by Sarah K. White

IT Resume Makeover: Setting the tone for IT leadership from the top

Dec 11, 2020

In this resume makeover, Andrew Ysasi helps an IT executive highlight his leadership experience on his resume, demonstrating his qualifications for a senior IT leadership role.

career resume job candidate
Credit: Getty Images

Objectively narrowing down your achievements, skills, and expertise when writing your resume can be daunting for anyone, especially for those with a storied career. IT leaders in particular can be susceptible to selling themselves short. Adept at weeding out candidates based on their resumes, IT leaders often overlook what sets themselves apart when writing their own.

Mark Weatherbee is one such IT leader who felt his resume didn’t reflect the true value he has created over his 31 years working in IT, calling it a “sea of black and white with no true focus.” He worried his resume would not set him apart from the competition in his search for a senior IT leadership position.

“It was long, showed too much from jobs that were over 20 years ago and provided information that is not important to future roles,” Weatherbee says.

We set Weatherbee up with Andrew Ysasi, president of Adamovio and vice president of Vital Records Control, for a resume makeover. Upon reviewing Weatherbee’s resume, Ysasi could easily see that Mark had extensive IT leadership experience and would be a perfect fit for a senior IT leadership position. But Weatherbee’s resume left the reader “unsure” of what roles he is interested in, Ysasi says, as well as the industries he has experience working in and the size of organization and teams he’s worked for in the past.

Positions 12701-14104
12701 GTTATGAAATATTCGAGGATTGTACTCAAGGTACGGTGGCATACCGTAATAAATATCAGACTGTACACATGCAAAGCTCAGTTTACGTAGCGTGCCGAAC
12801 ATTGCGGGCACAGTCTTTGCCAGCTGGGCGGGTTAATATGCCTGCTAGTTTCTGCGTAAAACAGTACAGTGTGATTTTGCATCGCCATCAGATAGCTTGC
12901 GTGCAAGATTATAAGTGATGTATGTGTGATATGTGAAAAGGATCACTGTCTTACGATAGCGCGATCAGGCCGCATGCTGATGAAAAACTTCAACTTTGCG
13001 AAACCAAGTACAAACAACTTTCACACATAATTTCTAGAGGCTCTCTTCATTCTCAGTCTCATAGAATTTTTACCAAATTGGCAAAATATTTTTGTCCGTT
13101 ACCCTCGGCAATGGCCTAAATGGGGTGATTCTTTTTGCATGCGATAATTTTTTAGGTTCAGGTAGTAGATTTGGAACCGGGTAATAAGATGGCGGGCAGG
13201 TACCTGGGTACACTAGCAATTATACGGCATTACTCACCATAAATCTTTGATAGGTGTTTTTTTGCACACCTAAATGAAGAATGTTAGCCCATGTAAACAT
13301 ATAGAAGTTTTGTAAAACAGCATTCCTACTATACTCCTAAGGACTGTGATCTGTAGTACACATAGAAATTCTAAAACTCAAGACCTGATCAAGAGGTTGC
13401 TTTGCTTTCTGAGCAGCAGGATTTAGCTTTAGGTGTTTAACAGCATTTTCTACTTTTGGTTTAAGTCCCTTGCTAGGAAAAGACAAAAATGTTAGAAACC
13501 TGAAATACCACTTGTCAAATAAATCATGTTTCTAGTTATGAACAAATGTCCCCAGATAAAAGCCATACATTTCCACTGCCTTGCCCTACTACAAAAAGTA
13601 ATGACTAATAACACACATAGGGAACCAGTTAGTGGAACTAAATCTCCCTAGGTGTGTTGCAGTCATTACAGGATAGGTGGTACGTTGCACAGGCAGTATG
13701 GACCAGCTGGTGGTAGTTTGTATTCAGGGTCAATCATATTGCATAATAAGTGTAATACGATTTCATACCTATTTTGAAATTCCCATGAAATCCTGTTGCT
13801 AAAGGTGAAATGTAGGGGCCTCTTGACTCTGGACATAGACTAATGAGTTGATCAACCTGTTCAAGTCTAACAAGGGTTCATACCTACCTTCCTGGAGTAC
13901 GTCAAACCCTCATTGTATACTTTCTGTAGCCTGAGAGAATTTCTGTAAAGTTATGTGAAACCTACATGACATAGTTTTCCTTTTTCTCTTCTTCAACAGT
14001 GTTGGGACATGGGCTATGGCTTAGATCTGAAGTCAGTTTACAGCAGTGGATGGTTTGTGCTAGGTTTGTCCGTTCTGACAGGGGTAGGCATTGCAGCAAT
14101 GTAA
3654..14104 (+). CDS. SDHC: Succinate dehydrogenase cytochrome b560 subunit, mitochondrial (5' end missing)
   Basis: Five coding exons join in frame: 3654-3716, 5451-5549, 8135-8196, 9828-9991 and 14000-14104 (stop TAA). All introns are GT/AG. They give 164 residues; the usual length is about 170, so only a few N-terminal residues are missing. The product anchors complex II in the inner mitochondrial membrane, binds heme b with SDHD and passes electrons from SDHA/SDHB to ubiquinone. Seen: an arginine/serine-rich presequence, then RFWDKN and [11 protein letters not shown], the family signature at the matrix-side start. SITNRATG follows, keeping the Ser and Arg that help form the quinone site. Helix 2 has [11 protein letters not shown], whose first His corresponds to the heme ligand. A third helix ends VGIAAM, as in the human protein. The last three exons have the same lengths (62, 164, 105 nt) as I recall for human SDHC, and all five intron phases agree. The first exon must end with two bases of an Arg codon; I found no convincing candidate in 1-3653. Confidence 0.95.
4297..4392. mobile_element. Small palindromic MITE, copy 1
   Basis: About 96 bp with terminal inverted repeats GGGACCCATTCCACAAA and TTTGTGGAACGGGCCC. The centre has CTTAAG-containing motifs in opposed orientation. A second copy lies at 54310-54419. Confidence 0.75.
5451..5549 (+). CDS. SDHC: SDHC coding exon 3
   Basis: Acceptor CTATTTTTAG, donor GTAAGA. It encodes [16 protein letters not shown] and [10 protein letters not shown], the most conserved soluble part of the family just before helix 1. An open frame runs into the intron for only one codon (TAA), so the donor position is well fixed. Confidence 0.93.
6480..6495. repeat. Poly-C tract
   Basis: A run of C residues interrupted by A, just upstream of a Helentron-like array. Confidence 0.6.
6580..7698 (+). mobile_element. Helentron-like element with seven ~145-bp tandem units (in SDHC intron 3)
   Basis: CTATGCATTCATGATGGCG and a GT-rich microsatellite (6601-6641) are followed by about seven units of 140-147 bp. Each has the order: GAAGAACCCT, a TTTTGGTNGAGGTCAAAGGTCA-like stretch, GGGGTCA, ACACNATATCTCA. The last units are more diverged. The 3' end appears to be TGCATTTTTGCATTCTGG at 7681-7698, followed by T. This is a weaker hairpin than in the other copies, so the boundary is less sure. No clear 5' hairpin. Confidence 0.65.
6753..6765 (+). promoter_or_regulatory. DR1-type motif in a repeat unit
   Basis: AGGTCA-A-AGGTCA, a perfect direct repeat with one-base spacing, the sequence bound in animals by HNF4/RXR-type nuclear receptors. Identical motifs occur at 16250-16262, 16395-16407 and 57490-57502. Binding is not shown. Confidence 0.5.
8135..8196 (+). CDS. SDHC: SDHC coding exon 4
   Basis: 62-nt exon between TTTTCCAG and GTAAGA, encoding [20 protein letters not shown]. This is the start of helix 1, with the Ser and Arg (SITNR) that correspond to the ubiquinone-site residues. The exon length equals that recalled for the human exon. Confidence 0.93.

Separate yourself from the competition in your summary

Mark’s original resume offered a strong foundation, with the right structure, including a summary of his work experience up top to draw the reader in. But to ensure a strong fit and to stand out, Mark’s summary would need to highlight “his desired positions, the type of organizations he wanted to work for, and where he wanted to be employed,” Ysasi says, as well as “more quantitative elements” about his work experience.

Mark Weatherbee’s original resume

“His summary was missing key details to separate him from his competition and help hiring personnel and recruiters qualify Mark for a role quickly,” says Ysasi.

It’s common for resume summaries to provide general information about the candidate’s overall experience, including some details about management experience. But often this information can be found elsewhere in the candidate’s resume, while accomplishments, budget experience, and the size of companies worked for are often buried in the candidate’s experience section, Ysasi says, adding that this was a key issue for Weatherbee’s original CV. 

Instead, those seeking senior leadership roles should put those details front and center in their summaries. To address this, Ysasi included more details about the industries Weatherbee had experience in, such as healthcare, nonprofit, and retail. He highlighted relevant skills that Weatherbee had developed from the start of his career and how those related to his current experience and influenced his career path.